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JIAT Reaffirms Transparency in Probing Suspected Human Rights Violations in Yemen

JIAT Reaffirms Transparency in Probing Suspected Human Rights Violations in Yemen

Thursday, 18 April, 2019 - 10:00
Yemeni soldiers stand on their position on a mountain on the frontline of fighting with Houthis in Nihem area, near Sanaa, Yemen January 27, 2018. Picture taken January 27, 2018. REUTERS/Faisal Al Nasser
Riyadh- Abdul Hadi Habtoor
The Arab Coalition’s Joint Incident Assessment Team (JIAT) reaffirmed its commitment to transparency when probing into submitted cases, reaching and revealing its findings in a professional fact-checking fashion.

Recently, JIAT investigated four claims made by Yemeni and international human rights organizations against Arab Coalition operational conduct. Investigators found that although rules of engagement were sound, a technical fault resulted in collateral damage.

JIAT Spokesman Mansour al-Mansour said Arab Coalition airstrikes in 2015, accused of killing 20 civilians in Yemen, were targeting a compound used by Houthi commanders.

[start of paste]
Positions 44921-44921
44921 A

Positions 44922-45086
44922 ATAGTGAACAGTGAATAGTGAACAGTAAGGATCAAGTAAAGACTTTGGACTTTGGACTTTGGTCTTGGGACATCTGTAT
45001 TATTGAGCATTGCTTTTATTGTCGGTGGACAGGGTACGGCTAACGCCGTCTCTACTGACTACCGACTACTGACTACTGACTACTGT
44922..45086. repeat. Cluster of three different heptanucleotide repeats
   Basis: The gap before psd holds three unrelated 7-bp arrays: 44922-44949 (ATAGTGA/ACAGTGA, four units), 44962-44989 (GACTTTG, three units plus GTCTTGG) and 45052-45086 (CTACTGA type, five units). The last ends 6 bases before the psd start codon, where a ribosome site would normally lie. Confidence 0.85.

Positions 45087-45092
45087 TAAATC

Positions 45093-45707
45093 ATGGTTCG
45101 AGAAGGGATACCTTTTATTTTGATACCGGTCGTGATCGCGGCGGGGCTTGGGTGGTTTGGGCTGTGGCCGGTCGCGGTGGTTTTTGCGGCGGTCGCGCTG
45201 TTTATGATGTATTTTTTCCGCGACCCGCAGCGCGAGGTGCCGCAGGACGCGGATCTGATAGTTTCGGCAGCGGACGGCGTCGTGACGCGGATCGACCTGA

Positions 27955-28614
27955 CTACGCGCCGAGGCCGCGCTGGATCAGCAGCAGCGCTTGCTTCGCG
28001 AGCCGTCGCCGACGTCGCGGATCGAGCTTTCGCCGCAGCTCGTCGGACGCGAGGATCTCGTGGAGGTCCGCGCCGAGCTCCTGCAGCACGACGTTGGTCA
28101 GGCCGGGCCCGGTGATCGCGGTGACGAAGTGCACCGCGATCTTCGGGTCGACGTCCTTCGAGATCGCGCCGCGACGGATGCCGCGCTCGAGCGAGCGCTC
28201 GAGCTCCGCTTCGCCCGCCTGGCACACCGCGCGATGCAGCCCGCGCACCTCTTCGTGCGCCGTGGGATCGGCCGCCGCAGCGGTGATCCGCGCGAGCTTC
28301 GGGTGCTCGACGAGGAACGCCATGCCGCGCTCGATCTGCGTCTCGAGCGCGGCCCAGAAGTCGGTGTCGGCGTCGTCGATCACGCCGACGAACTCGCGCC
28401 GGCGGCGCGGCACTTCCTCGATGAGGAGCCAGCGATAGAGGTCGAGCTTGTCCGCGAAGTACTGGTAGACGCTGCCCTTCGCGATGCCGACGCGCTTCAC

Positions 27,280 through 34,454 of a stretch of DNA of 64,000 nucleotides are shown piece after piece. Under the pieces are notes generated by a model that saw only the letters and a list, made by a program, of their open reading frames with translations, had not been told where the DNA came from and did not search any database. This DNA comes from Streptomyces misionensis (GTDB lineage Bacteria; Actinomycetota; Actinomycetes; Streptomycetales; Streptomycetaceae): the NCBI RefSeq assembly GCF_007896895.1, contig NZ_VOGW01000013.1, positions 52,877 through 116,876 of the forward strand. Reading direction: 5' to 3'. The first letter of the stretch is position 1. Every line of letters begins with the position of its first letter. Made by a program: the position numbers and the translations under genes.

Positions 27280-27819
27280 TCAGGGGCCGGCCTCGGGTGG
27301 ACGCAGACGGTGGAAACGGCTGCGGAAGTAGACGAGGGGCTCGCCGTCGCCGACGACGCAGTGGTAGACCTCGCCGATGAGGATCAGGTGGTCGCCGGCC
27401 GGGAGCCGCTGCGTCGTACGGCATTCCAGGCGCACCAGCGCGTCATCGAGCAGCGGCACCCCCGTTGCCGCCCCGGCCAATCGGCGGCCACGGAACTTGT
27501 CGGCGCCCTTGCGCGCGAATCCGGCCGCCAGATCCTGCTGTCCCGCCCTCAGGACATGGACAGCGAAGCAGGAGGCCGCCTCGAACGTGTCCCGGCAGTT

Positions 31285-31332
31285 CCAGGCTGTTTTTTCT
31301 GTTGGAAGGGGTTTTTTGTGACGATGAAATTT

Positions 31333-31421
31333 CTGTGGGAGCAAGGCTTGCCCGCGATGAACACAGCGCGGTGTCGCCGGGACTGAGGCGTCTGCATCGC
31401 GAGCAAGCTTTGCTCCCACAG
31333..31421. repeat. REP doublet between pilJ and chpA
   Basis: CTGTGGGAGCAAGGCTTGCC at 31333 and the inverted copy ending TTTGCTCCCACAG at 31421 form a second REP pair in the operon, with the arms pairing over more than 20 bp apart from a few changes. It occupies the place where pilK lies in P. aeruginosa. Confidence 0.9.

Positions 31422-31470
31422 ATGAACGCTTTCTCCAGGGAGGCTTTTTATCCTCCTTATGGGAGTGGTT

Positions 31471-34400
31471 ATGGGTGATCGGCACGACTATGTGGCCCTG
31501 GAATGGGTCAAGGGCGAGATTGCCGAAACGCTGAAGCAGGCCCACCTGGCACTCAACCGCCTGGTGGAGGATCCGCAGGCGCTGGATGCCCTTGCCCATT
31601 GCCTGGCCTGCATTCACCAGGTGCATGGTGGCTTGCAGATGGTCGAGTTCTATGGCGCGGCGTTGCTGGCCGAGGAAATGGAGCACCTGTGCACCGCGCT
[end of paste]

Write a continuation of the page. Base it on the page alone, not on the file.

The airstrikes destroyed four houses in the Al-Hasba neighborhood in the north of the capital Sanaa, which is held by Houthi militants.

JIAT investigators had found that the site was a legitimate military target but a technical fault meant two of the four bombs hit buildings 80 and 150 meters away.

A Human Rights Watch report alleged that out of the 20 people killed in the airstrikes on Sept. 21, 2015, 18 were from the same family, including 11 children and six women.

The JIAT, an investigative body tasked with looking into allegations of human rights violations in Yemen, said intelligence had confirmed that the targeted compound had been seized by Houthis from a tribal elder and was being used by militant commanders for meetings.

“Furthermore, ground intelligence confirmed that there were Houthi commanders meeting late at that night in the seized building,” the JIAT report said.

It added that the coalition should “review and rectify” the technical fault and provide assistance for the human losses and material damage that took place at the two buildings incorrectly hit.

In another alleged incident in May of the same year, the National Committee to Investigate Human Rights Violations in Yemen reported that 14 people were killed when the coalition aircraft fired four missiles in a neighborhood in Al-Mudhaffar, Taiz governorate. The committee alleged that one missile fell on a house and the second missile fell next to a mosque.

The JIAT report, however, found that allegations were inaccurate and that guided bombs had hit targets, not the residences claimed by the committee. The closest civilian residence was 240 meters away.

The report found “highly reliable” intelligence had shown a gathering of Houthi militants and military equipment, including air-defense missiles.

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